He wrote three other books besides Emergency 58, all on Asian themes: The Brown Sahib, the Brown Sahib Revisited and the Fall of Sukarno. There was one more book to come, though posthumously. His final concern was with the millions upon millions of the world’s children who are the victims of the world situation. Why, why do they have to suffer as they do? It was part of his ultimate quarrel with God, and he never found an answer. Between the Guns tells a mainly UNICEF story of how over several years warring bodies ceased hostilities to save the children on both sides.

Though widely known, admired and loved, Varindra Tarzie Vittachi never became a celebrity, which means a TV star, or wished to be. Though a brilliant journalist he was finally distrustful of the newspaper world, and the vaunted freedom of the press, which is so easily manipulated by powerful interests. What was needed to bring about change, he saw, was the informed participation of people in the drama of their own lives and growth. He pointed to the non-news media for this, the NGO and religious press, local broadcasting and videos. If he had lived longer I believe he would have rejoiced to see the arrival of the Internet with its value based community, to set up a global debate on the struggle for truth, justice and sustainable human development.

He never swayed big conferences with his oratory. He liked to work through more intimate meetings and his wide network of friendships. He helped to create and was active in the counsels of several non-governmental organisations working for world peace and justice: The Global Forum for Spiritual and Parliamentary Leaders, The Pate Institute for Human Survival, World View International Foundation. Their gathering had the object dear to his heart that those who make future-forming decisions should face and if possible get to know each other personally.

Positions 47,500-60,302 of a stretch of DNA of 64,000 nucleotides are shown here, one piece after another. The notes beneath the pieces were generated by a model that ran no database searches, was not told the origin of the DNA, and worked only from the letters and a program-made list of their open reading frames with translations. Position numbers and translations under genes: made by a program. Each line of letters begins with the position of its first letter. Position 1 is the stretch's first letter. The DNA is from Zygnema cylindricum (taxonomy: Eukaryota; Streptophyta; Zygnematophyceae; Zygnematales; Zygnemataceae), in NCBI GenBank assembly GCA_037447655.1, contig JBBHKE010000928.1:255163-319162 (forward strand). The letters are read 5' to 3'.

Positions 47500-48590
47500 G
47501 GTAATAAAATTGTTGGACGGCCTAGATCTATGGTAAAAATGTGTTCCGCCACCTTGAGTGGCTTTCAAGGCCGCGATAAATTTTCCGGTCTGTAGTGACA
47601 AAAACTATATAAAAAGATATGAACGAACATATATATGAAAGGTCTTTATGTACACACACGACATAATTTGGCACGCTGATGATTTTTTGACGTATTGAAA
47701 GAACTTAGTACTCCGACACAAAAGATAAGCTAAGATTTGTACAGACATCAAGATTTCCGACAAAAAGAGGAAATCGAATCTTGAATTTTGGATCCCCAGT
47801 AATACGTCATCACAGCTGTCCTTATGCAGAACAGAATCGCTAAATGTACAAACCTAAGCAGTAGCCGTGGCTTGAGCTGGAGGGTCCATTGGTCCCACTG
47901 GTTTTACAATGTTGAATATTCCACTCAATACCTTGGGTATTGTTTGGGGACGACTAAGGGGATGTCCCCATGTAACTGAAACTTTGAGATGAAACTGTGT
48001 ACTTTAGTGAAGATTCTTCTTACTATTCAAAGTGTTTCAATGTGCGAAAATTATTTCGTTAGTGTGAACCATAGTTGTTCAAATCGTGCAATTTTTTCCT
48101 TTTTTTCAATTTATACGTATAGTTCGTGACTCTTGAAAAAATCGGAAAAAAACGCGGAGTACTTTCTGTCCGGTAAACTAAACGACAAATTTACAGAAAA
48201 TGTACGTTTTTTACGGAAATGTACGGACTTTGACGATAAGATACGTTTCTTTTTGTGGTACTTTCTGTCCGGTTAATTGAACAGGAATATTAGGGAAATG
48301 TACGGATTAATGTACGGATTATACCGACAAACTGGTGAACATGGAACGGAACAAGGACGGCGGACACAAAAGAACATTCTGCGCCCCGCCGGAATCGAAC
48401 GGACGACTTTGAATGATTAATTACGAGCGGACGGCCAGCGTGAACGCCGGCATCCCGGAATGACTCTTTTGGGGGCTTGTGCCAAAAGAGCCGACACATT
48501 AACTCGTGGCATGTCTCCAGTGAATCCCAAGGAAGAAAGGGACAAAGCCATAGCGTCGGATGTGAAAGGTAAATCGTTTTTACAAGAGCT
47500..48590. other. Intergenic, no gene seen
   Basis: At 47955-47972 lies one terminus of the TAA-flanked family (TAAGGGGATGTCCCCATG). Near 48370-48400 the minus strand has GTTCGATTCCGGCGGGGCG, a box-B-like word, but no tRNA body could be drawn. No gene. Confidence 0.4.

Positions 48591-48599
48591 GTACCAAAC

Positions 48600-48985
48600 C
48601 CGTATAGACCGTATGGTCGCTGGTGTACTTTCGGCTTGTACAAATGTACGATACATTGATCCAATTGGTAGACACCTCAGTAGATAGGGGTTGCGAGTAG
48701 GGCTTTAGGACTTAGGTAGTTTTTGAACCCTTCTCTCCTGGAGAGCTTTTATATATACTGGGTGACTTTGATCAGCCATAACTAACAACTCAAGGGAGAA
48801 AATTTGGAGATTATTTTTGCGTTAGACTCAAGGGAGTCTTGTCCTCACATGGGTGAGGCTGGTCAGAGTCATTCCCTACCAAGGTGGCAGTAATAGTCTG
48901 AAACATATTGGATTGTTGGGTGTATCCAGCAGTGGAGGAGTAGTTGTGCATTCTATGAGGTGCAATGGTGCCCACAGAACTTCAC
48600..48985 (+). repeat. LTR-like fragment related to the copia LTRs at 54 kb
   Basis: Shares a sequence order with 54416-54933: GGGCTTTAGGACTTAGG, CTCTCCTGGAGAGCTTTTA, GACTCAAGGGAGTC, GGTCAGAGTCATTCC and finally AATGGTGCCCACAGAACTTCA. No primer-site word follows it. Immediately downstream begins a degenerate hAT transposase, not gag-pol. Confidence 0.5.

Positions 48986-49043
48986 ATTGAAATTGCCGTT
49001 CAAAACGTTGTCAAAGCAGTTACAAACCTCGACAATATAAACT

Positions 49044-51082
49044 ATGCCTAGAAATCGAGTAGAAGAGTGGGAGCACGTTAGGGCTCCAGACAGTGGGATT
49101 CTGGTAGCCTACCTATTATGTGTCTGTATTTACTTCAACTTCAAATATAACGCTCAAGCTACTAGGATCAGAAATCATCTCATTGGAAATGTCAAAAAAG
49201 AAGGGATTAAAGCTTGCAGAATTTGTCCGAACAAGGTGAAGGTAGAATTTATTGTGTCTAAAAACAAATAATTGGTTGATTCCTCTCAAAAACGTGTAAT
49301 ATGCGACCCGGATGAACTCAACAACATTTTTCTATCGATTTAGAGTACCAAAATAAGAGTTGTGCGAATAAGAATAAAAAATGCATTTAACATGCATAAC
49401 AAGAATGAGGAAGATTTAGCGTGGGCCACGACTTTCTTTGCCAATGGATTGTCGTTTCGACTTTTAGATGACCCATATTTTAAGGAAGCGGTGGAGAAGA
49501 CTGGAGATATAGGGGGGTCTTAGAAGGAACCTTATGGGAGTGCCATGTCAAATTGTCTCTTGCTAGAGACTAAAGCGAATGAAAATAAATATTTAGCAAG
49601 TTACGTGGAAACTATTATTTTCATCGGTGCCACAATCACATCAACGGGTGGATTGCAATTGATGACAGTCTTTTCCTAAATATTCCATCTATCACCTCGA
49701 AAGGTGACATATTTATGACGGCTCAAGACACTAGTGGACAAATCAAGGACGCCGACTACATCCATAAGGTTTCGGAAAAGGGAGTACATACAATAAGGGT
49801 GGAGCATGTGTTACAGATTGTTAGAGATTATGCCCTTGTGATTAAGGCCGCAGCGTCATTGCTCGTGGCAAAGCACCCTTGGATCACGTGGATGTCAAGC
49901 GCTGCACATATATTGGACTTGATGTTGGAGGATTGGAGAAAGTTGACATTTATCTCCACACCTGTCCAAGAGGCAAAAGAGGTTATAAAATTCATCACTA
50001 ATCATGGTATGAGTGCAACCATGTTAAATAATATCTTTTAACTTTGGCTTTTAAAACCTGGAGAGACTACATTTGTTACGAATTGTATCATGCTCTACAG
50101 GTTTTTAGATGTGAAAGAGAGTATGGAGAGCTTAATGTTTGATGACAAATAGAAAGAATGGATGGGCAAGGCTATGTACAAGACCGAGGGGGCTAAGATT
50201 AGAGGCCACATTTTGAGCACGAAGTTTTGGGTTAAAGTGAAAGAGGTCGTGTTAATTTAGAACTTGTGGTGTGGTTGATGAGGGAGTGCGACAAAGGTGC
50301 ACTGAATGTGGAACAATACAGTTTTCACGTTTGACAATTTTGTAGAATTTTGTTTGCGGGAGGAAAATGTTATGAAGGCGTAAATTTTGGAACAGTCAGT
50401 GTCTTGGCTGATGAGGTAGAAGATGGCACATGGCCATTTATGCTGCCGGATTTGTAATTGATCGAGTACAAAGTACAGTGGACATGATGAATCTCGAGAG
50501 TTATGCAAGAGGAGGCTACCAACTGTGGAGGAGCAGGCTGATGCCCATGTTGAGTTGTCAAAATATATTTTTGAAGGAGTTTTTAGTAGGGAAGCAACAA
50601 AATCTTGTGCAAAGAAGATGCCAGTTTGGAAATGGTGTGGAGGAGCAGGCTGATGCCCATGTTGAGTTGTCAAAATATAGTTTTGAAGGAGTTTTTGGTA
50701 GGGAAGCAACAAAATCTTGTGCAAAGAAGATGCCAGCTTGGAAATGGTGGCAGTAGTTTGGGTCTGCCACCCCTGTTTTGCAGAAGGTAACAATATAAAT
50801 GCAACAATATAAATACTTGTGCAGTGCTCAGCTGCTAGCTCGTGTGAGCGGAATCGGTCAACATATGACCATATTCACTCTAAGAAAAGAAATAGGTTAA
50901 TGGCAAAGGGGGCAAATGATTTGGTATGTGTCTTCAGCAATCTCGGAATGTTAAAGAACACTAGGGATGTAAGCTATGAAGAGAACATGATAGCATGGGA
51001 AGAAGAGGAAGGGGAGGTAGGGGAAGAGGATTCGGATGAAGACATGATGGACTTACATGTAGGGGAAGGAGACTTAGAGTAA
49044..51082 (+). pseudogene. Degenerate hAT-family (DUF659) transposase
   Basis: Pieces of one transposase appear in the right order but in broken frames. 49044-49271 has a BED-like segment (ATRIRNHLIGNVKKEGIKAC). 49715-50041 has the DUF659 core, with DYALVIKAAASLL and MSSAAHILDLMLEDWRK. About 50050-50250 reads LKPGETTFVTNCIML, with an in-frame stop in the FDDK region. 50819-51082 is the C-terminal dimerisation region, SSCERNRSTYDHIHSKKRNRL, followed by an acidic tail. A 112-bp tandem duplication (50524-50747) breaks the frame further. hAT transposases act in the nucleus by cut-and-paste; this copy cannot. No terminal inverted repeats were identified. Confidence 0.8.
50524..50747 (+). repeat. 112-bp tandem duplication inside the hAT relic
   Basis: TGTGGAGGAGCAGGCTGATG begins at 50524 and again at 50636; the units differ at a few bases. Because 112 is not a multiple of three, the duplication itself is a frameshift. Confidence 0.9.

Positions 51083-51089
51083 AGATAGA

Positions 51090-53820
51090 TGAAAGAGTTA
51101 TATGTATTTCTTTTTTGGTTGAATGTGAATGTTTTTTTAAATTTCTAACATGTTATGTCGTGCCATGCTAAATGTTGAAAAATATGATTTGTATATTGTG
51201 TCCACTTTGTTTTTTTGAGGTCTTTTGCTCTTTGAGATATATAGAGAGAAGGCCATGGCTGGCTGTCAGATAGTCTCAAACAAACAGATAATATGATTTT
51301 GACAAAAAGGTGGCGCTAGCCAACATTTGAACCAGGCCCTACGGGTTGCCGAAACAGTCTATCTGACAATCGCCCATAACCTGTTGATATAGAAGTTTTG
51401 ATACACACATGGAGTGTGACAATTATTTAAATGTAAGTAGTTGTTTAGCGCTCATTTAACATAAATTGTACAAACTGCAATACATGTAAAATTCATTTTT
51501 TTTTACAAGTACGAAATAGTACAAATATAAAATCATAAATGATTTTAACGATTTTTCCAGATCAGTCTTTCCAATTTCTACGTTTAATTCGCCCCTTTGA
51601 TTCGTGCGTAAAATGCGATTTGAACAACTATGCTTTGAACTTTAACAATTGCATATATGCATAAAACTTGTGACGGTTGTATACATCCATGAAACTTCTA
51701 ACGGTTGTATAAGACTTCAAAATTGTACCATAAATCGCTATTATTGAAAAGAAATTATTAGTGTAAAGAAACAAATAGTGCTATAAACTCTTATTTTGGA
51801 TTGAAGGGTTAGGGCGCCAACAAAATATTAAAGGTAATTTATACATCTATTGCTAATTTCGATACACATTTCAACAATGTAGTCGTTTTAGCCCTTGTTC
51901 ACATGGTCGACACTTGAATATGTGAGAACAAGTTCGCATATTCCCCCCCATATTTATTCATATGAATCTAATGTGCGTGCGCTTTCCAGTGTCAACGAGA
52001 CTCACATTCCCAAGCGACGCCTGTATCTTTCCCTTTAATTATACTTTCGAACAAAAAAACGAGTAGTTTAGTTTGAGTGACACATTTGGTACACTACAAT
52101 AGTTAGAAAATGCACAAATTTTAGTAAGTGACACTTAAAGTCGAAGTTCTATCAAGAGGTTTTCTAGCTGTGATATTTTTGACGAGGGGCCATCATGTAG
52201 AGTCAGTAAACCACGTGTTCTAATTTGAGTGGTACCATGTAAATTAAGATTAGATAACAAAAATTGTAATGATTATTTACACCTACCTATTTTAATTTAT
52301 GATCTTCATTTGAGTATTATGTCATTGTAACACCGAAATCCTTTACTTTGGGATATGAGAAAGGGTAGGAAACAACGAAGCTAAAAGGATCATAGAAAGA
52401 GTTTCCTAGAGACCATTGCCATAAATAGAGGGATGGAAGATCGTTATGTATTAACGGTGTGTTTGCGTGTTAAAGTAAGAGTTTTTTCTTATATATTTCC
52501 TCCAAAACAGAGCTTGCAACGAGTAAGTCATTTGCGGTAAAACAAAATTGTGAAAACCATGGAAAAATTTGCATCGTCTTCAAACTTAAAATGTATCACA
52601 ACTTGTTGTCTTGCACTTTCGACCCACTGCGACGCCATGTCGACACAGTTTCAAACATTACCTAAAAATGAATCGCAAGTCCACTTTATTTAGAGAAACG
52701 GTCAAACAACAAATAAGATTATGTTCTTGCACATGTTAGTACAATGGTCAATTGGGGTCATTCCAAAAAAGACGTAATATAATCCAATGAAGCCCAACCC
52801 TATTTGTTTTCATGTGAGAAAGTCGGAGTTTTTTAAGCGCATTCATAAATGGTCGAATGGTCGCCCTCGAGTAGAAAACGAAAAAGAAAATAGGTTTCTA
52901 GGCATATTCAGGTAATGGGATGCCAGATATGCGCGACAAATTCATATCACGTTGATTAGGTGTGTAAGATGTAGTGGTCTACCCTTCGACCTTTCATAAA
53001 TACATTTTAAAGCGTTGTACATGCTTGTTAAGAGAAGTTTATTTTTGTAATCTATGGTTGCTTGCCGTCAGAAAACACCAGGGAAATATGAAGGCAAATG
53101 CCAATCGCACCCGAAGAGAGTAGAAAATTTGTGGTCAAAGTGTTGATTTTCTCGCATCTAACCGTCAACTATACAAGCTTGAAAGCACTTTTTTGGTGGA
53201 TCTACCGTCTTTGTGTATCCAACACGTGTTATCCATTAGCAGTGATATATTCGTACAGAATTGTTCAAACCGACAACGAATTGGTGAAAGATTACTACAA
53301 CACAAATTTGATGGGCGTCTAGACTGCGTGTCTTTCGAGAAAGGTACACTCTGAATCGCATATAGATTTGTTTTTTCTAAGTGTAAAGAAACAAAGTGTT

He spoke to me in his last weeks of the many letters he had been receiving, and the ones that pleased him least and most. The former were those that contained flattery, the latter those which showed he had really touched a person’s feelings. He had been a mentor, but never a guru, for many people and had left ‘ fruitful droppings’ - a typically earthy expression - in their lives. His daughter Anuradha once asked his advice when about to speak to a conference for young people. ‘Teach them to say No’, he said. Not a miserly No, but the life affirming No of those who hate bullies and petty rules. Never grovel because people are famous or powerful. Read tyrants as though you were a detective and learn to say No. It’s not global warming that will destroy us, it’s gullibility.

He died on September 17th 1993 of inoperable liver cancer in his daughter’s home at Chinnor near Oxford. A headline in The Guardian called him a ‘Genius of Communication and Nobility’.

The above is an excerpt from an Introduction to one of Varindra Tarzie Vittachi’s books